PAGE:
(WVUE) - Researchers studying proposed sediment diversions on the Mississippi River will have a giant new tool soon, a 90 x 120 foot physical model of the river and the delta it built.
"179 miles of river, from Donaldsonville to the Gulf of Mexico," said Rudy Simoneaux, Project Manager for the Louisiana Coastal Protection and Restoration Authority.
The new Center for River Studies in Baton Rouge houses the Lower Mississippi River Physical Model, which CPRA calls "state of the art."
The state's coastal master plan envisions large projects to deliver fresh water and sediment into areas of marsh and shallow bays. Engineering work is already underway on the Mid-Barataria Sediment Diversion project planned for the Myrtle Grove area on the west bank of Plaquemines Parish.
In this age of sophisticated computer modeling, the physical model is designed to supplement research.
"The last thing we want to do is build a billion-dollar project in the wrong location," Simoneaux said.
The diversions are planned along bends in the river where natural sand bars build up over time.
"The model doesn't so much focus on how much land we'll build, but how does the river extract sediment from its bed," Simoneaux said.
Just as importantly, it aims to help answer how one diversion would affect another downriver or the effects on navigation. The model is built out of high-density foam - complete with water - and the ground plastic laying on the "river bed" to depict sand. One hundred hours of operating the model mimics 100 years of change. It replaces a smaller, far less sophisticated physical model built a couple decades ago.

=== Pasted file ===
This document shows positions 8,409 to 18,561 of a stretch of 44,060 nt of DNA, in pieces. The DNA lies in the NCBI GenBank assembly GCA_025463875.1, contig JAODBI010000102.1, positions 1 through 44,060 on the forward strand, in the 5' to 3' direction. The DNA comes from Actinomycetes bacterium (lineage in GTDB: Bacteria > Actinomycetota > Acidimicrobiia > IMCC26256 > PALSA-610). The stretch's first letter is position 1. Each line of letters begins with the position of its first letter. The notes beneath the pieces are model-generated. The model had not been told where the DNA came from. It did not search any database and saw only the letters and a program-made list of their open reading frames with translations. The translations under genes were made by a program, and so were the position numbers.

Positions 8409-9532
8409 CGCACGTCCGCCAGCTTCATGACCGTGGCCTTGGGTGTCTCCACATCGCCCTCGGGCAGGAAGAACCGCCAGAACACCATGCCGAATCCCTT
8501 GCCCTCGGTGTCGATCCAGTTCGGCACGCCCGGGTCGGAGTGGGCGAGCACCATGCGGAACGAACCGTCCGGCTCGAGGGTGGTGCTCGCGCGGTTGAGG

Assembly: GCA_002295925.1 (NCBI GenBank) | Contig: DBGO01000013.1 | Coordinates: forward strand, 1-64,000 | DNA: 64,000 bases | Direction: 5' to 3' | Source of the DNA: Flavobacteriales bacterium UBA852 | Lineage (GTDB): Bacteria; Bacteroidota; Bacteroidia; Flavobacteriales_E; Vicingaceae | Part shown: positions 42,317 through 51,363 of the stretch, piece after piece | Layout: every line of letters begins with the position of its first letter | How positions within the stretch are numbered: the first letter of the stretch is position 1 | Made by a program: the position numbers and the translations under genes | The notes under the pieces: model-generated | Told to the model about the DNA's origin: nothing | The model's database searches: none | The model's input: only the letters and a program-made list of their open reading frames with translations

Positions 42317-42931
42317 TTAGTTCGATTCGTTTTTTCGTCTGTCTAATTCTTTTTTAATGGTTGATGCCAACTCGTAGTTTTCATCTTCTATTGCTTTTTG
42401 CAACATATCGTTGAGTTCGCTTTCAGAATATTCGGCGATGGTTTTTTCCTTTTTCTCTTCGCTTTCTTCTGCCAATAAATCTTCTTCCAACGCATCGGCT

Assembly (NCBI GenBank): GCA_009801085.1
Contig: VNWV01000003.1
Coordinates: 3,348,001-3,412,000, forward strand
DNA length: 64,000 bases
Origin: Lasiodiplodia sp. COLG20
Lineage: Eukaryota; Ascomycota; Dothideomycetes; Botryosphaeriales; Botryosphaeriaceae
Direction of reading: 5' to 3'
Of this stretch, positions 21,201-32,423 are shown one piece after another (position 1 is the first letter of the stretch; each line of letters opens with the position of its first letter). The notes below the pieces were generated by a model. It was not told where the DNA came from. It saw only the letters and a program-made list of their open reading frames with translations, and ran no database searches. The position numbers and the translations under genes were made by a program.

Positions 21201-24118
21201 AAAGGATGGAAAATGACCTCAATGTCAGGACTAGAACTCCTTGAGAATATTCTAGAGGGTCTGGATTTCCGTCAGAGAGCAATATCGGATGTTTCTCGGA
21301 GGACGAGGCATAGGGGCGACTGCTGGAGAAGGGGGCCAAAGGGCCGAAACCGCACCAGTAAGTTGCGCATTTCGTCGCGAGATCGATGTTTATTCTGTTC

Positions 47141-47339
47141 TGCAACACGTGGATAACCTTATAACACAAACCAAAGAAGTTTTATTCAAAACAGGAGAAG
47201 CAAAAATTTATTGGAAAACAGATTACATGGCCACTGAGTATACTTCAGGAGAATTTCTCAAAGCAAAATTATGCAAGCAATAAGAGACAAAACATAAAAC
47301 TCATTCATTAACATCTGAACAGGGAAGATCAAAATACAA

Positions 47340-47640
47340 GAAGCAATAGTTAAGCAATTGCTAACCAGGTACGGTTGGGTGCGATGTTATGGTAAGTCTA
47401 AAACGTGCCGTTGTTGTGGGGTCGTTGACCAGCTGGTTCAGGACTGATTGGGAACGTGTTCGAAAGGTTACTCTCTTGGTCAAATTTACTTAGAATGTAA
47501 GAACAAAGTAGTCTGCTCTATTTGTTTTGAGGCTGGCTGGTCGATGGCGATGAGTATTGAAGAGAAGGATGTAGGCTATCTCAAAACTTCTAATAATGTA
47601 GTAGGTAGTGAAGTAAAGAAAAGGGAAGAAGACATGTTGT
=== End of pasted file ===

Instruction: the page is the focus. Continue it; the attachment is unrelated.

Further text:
Cecil Soileau, an engineer for 54 years, worked on both models but calls this one the opportunity of a lifetime.
"Everything that has to go into this model has never been done before," Soileau said. "So, everything has to be designed and built from scratch."
The new model is more sophisticated, thanks partly to modern computer and satellite technology. It includes 216 individual panels, with the river channel carved by an industrial router, pieced together like a giant jigsaw puzzle.
"We took the whole surface, we broke it into 216 individual 3D files, put it in that computer and the router does the rest," Simoneaux said.
The model itself stays white while 20 projectors mounted near the ceiling add the greens, blues and browns of the Louisiana landscape.
"You could put whatever you wanted up there," Simoneaux said. "You could put what a hurricane does to South Louisiana."
Officially, the center for river studies contains room for research facilities, classrooms, and a one-of-kind field trip.
"We can show them the power of the river."
LSU will operate the physical model once it is complete in the next couple of months.
While the state will offer school tours, Simoneaux said managers are still deciding how or whether it might be open to limited viewing by the general public.